[Open-bio-l] a common repository for test datasets/use cases for all Bio* projects
Giovanni Marco Dall'Olio
dalloliogm at gmail.com
Thu Dec 4 13:06:08 EST 2008
On 12/4/08, Jason Stajich <jason at bioperl.org> wrote:
> I don't know if this is really the best email list for this -- although not
> sure what other common list should be used.
thank you very much for the answer.
I was going to post this mail again to the other OpenBio lists to see
if there were more people interested, but I decided to wait a bit
since I am not extremely confident with these concepts myself yet and
wanted to study them a bit more.
To be honest I was going to discuss about testing with some
professional programmers I met some months ago, which seemed very
confident with the concepts of testing, to don't say that they are
For example I have it not clear how a use case could be written to be
the best useful for all the different Bio::* projects, and other
> We actually a started a project like this many moons ago, but no one
> contributed examples...
I see, thank you very much for the link.
On the biopython list they told me that a big issue is the license
with which the data is released. I don't have any inconvenience in
contributing examples with a GPL or without license, but I understand
other people could do.
Somebody told me that there were some interesting discussions on
scipy.org, but I couldn't find them.
> We can start a common SVN repository for this if you like or a github on
> OBF if that is more likely to garner contributions.
Well, to be honest I prefer git :). But it is the same for me with any
RCS system, moreover this are examples and not code so the choice will
be less important.
What I think that could be useful for this project is a ticket
tracking system, or better said a feature request system, to keep
track of all the things needed.
I used once a system called assembla:
Which seems very cool to use, but it is not open source and maybe
bugzilla would suffice.
> In terms of documentation - you are certainly welcome to make a
> documentation repository but I would argue a wiki or wiki-like soln would be
> best for documentation.
Well, basically I have three years in front of me in which I will work
in the same field (I am a first year phd student in a population
genetics laboratory) and in theory I will have to write a lot of test
cases and controls anyway, which I don't mind contributing.
However, as I was saying before I am not very experienced in writing
use cases, and it will take me a bit (let's say some months) to learn
how to write them well.
> Whether a common wiki can be maintained among the projects (or merge the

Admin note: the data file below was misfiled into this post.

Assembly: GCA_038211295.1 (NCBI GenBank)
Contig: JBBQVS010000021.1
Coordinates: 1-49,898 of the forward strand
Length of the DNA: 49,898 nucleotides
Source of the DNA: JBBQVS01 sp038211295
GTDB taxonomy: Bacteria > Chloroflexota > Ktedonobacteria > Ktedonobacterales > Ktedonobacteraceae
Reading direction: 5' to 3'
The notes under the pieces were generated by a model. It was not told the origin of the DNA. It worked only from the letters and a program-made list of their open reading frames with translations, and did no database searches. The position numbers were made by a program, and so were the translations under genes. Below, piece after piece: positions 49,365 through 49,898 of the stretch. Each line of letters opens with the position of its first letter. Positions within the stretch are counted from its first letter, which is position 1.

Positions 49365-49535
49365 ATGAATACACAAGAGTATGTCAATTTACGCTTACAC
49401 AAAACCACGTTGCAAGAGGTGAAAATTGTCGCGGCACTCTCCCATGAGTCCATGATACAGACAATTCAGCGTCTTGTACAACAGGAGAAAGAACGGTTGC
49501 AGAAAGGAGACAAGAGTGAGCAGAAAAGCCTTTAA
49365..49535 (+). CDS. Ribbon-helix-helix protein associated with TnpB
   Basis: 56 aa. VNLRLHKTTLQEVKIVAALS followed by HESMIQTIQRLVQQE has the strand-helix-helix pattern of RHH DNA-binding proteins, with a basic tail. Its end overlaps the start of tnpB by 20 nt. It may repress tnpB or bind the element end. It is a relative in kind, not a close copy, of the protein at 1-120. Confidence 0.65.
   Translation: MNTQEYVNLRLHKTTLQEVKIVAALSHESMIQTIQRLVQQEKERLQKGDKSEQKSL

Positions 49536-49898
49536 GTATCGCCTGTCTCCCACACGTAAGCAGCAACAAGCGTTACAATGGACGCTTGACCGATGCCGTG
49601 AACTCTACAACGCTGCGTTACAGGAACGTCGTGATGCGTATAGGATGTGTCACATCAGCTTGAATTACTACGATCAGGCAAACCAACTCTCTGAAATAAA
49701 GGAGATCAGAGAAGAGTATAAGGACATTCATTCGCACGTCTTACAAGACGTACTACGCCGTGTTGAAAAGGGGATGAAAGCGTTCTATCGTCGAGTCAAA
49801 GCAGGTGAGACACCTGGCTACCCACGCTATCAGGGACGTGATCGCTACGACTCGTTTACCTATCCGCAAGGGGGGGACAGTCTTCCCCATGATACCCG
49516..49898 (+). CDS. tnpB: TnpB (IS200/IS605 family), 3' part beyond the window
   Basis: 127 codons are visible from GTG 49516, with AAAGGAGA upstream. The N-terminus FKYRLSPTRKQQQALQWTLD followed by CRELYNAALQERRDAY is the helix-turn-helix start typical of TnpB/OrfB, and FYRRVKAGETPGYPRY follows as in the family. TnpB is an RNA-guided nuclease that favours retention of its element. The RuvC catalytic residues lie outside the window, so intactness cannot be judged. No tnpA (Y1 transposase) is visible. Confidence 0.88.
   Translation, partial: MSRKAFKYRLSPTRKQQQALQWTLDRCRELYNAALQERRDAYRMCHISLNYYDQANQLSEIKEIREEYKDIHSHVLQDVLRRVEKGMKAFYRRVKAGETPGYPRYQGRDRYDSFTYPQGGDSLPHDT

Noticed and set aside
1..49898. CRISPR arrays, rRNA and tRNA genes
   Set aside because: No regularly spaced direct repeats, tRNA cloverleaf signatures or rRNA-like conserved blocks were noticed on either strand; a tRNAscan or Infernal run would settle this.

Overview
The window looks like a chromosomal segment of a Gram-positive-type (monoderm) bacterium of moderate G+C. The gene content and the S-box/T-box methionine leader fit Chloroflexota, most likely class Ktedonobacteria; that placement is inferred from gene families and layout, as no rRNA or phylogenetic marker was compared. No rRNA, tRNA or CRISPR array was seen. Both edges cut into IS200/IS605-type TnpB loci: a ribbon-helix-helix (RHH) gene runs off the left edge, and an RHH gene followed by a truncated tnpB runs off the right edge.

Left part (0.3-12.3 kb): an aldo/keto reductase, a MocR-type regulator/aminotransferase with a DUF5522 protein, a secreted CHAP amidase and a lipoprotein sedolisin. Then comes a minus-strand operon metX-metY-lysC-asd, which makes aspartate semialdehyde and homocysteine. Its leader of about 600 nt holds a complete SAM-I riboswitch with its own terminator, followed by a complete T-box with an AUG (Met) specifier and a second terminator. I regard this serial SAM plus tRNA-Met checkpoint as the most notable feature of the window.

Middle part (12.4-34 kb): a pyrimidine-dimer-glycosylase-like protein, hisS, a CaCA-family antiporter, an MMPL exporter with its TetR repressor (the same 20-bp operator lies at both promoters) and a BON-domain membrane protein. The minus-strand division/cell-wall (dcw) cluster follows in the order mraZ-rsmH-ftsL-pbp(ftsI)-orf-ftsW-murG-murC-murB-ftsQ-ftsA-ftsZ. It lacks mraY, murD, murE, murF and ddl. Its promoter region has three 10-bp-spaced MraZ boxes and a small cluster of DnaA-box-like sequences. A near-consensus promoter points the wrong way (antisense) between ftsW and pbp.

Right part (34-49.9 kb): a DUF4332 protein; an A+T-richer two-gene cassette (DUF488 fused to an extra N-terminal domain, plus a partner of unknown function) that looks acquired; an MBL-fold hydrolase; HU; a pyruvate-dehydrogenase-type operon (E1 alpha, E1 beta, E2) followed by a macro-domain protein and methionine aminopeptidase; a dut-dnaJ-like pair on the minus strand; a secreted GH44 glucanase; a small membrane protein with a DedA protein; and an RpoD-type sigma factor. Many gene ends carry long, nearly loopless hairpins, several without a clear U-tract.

> wikifarms someday) is something to contemplate too.
I agree, for example bioperl's wiki has many useful descriptions on
file formats that the other bio*projects miss.
> On Oct 28, 2008, at 4:06 AM, Giovanni Marco Dall'Olio wrote:
> > Hi!
> > My name is Giovanni, I come from biopython's mailing list.
> > I would like to make you a proposal.
> > Every module/program written in bioinformatics needs to be tested
> > before it can be used to produce results that can be published.
> > For example, let's say I want to write another fasta file parser, like
> > SeqIO.FastaIO in biopython : I would have have to test the script
> > against some real fasta files, just to make sure that it doesn't parse
> > them in a wrong way, or that it losts data.
> > Or, let's say I want to write a script to calculate Fst statistics
> > over some population genetics data: I will have to compare the results
> > of my scripts against other programs, check if it gives me the right
> > result for a set for which I already know the Fst value, and maybe
> > ideate some other kind of checks to be sure my script doesn't do weird
> > things, like losing input data on the way.
> > So, the point is.. what if we create a common repository for all this
> > kind of testing data, to be used in common with all the other Bio*
> > projects?
> > Wouldn't it be good if all the Bio* fasta parser are able to parse the
> > same files and give the same results, demonstrating that all of them
> > work fine or are wrong at the same time?
> > I am doing this because me (and Tiago), in the biopython mailing list,
> > like to develop a module to calculate Fst statistics over SNP data, and
> > there is no point of collecting some good test datasets and not sharing
> > with other similar projects in other programming languages.
> > The same goes for much of the documentation, like use cases: if we
> > collect a good base of use cases related to bioinformatics, it would
> > be easier to coordinate the efforts of all the Bio* projects and
> > compare the different approaches used to solve the same issue by the
> > different comunities.
> > At the moment, I have created a simple git repository on github:
> > -
> > but , it is still empty and maybe github is not the ideal hosting for
> > such a project, since the free account has a 100MB space limit.
> > --
> > My Blog on Bioinformatics (italian): http://bioinfoblog.it
> > _______________________________________________
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> > Open-Bio-l at lists.open-bio.org
> > http://lists.open-bio.org/mailman/listinfo/open-bio-l
> Jason Stajich
> jason at bioperl.org
My blog on bioinformatics (now in English): http://bioinfoblog.it
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